“I want people to hear my voice and just forget their troubles for five minutes.” — Amy Winehouse, age 12
Is addiction a “disease?” Depends on who you ask, it seems, but if you ask those with the most experience and training — including doctors and scientists in the field — the answer is yes. With the recent, tragic death of singer Amy Winehouse, though, the commentary came fast and furious about how much she and others were responsible for her struggles and demise. The best popular piece I've seen, however, came from an actor, former addict Russell Brand, who wrote that he lived in fear and anticipation of “a phone call in the night” from his friend Winehouse — or somebody else, calling about her. As is too often the case, his expertise comes from similar experience, and it clearly has given him insight and compassion.
Winehouse was not my favorite singer, but after she died, I dug out her second and breakthrough CD, “Back to Black,” and gave it a spin. Hindsight may lend insight, but this time I was amazed that a then 22-year-old woman could write and sing with such pathos and force. Her words and voice were of a woman who had already lived much longer. She has now posthumously been compared to icons such as Billie Holiday, which I would agree to be premature, given that she only produced two albums in her lifetime. But what a presence — and, again in retrospect, what pathos and pain in such a young voice.
She's joined the much-remarked “27 Club” — musicians who died at that age, or close to it — including Hendrix, Joplin, Morrison, Cobain, Parsons, Buckley, Drake and too many others, including many of the best (and Holiday herself, though she outlived that list). Would-be musical philosophers have speculated about the quasi-mystical dangers of that age, but I'd wager the clustering of overdoses and deaths in that late-20s zone has more to do with the natural history of addiction.
Many, if not most addicts start using young, in their teens, and it commonly takes years, a decade or more, for addiction to truly take hold and take over. And musicians, especially if successful, lead lives without the more conventional constraints of jobs and so forth that give incentives to moderate use. Couple that with long-standing media imagery that it is cool to be high, and the risks are often too daunting to overcome. And thus, struggle and tragedy, often romanticized unto death. “I wanna live fast, love hard, die young and leave a beautiful memory,” Willie Nelson and Faron Young wrote and sang before any of the rockers above took the message a bit too literally — and left some less-than-beautiful memories.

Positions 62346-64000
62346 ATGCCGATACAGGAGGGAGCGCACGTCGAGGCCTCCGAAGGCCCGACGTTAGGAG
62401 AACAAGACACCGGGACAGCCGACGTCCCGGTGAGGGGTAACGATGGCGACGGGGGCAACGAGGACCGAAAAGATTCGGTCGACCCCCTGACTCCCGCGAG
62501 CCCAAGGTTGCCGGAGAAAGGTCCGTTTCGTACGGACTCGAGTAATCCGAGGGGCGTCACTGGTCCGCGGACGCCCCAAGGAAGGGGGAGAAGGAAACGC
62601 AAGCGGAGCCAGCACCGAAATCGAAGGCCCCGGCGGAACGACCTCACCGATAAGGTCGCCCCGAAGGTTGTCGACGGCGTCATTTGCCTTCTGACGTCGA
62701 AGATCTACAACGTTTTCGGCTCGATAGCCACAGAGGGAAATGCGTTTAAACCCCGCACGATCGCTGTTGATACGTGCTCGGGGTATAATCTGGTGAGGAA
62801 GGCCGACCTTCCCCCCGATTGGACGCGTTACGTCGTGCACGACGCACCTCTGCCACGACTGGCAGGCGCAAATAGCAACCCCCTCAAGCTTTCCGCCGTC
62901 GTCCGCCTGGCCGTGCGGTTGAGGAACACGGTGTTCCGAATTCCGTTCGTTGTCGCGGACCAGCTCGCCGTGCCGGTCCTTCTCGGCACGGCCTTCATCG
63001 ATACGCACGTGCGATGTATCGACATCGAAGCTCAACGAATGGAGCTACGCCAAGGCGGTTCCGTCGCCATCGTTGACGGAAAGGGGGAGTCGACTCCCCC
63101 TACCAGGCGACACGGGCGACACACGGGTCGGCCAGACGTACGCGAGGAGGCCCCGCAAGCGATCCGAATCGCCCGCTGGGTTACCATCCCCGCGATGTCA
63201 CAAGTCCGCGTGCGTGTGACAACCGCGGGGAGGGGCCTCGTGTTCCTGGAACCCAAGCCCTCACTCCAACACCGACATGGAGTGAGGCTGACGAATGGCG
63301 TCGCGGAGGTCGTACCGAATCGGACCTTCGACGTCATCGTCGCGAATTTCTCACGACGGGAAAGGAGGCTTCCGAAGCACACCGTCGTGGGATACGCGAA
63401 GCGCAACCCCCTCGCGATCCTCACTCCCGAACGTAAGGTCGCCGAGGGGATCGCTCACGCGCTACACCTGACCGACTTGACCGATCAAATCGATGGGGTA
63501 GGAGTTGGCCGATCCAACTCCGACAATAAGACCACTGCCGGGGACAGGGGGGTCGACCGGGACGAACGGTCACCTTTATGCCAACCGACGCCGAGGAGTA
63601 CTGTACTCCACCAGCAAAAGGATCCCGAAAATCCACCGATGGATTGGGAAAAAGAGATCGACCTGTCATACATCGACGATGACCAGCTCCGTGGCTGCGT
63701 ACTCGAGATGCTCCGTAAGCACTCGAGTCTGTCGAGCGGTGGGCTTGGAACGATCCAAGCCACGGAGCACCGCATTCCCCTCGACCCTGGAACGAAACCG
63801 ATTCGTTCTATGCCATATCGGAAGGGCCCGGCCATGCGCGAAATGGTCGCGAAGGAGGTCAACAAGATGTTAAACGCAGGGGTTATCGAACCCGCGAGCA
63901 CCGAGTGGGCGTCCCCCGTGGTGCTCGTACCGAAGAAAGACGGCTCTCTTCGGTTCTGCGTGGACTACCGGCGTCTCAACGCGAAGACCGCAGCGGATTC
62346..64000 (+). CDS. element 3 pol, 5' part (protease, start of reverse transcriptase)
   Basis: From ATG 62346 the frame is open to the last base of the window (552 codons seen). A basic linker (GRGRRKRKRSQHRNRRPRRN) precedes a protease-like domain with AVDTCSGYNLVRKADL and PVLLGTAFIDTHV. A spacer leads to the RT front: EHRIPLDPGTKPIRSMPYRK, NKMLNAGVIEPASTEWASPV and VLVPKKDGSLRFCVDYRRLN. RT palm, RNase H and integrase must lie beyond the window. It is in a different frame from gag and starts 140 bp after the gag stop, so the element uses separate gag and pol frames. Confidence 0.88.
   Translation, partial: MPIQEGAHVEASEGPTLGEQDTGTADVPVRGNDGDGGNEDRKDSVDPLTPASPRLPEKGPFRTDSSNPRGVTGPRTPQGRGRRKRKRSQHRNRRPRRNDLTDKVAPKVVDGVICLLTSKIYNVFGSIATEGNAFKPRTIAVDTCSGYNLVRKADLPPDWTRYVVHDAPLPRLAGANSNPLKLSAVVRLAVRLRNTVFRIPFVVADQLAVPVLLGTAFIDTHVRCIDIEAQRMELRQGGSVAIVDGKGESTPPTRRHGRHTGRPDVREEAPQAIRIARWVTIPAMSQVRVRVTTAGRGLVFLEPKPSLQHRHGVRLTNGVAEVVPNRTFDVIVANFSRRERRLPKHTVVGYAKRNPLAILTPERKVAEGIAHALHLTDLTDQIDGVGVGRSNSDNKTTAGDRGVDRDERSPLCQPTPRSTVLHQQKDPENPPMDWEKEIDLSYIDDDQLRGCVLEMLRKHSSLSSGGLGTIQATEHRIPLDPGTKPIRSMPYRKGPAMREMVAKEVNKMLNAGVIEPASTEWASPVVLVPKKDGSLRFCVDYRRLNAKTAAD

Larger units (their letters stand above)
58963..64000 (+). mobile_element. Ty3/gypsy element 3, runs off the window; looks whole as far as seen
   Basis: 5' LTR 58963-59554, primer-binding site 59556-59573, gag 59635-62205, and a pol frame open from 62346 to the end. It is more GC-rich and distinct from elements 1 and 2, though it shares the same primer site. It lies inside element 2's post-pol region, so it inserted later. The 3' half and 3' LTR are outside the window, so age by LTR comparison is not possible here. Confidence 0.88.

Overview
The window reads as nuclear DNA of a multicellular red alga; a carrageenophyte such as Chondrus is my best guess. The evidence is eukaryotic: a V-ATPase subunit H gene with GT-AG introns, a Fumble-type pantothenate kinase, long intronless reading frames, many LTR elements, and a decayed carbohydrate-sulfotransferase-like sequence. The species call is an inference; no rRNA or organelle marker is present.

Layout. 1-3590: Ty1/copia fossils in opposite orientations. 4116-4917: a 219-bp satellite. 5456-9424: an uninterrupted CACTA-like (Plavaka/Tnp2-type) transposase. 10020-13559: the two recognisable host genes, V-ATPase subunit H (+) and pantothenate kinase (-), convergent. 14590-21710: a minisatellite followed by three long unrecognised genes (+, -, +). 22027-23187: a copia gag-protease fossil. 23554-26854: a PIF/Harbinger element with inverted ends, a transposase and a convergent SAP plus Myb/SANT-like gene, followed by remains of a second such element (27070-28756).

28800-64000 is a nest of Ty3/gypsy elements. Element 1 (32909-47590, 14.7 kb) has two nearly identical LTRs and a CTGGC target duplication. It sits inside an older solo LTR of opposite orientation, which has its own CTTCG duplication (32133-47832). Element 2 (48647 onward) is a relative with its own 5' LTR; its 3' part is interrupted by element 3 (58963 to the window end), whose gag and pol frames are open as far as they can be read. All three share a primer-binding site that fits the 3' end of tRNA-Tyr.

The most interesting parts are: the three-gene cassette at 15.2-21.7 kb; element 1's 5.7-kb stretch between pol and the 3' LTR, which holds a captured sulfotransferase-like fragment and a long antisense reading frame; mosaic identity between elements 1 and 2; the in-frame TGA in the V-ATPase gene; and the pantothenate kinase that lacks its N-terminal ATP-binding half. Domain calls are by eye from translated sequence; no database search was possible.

As for the “responsibility” issue, it's of course not all-or-nothing; anybody who's struggled with the problem, especially if that person has encountered “12-step” programs, knows that willpower and commitment are essential and tested if one tries to overcome their addiction. Still, the stigma and judgmental factors are high in our culture, and over and again I have seen that most people do not really understand addiction until they see it firsthand in somebody they love — or in themselves. We tend not to guilt-trip people with other chronic, progressive, relapsing conditions such as, say, diabetes, when they fail to perfectly adhere to ideal treatment guidelines. But again, addiction comes with stigmas and often negatively impacts others more than most diseases.